Corruption in state administration

Tina Søreide and Susan Rose-Ackerman (2018)

Søreide, Tina and Rose-Ackerman, Susan. (2018). Corruption in state administration. In J. Arlen & N. Z. Paige, Research handbook on corporate crime and financial misdealing (pp. 195-217). Cheltenham, UK: Edward Elgar Publishing.

Corruption can arise in any bureaucracy
that has the authority to allocate benefits and impose costs. Program designers need to acknowledge and control such risks, but “best practice solutions” are seldom obvious. International development institutions propose long lists of anticorruption initiatives for state bureaucracies, hoping that at least some will be effective. But effective solutions in one context may be entirely ineffective in another. Nevertheless, general economic principles can help guide reform so long as they are interpreted in the light of each country’s particular situation.

We turn for policy insight to models of bureaucratic behavior, especially the economic literature on asymmetric information and sanctions. In this literature, individuals are expected to make rational choices given their preferences and the limited information at their disposal. However, scholars often present these models abstractly without a discussion of how they interact with the law and with bureaucratic realities. We respond to that weakness by providing the intuitions behind the economic theories and discussing their practical value in anticorruption policy design. We show how insights from economic theory can elucidate efforts to deter corruption in administrative hierarchies.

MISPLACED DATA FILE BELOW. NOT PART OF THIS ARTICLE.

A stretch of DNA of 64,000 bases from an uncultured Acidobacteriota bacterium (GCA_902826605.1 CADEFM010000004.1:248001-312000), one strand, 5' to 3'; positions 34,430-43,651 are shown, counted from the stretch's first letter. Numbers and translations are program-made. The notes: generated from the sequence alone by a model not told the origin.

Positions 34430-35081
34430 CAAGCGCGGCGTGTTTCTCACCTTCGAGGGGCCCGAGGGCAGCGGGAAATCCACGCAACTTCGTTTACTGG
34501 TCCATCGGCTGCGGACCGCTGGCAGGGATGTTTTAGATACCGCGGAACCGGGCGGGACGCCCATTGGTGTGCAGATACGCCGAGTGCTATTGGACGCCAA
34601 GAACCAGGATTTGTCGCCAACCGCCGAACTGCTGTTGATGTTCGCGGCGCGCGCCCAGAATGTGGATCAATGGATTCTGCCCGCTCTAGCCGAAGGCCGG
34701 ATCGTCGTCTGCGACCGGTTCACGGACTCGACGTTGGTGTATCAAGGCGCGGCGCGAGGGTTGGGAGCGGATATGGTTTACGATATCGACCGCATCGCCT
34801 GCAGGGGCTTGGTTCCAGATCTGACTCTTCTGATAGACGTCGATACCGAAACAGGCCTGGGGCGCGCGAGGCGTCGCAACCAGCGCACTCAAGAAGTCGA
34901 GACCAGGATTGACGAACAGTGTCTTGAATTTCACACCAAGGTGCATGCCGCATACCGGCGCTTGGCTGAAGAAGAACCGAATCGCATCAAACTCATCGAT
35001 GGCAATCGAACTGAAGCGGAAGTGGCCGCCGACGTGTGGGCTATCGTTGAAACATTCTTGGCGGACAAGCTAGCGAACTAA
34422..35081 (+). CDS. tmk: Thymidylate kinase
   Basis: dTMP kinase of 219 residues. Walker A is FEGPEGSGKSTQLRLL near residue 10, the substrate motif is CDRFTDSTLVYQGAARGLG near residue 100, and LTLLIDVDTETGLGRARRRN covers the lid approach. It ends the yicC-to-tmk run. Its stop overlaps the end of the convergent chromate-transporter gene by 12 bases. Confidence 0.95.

The chapter proceeds as follows. Section 2 shows how economic insights can contribute to understanding the nature and prevalence of corruption. Section 3 argues that economic principles can help reformers move from understanding to control of corruption. Section 4 discusses alternative policies to deter civil servants from engaging in corruption. Section 5 evaluates compliance regimes for state institutions and the available sanctions. A conclusion follows.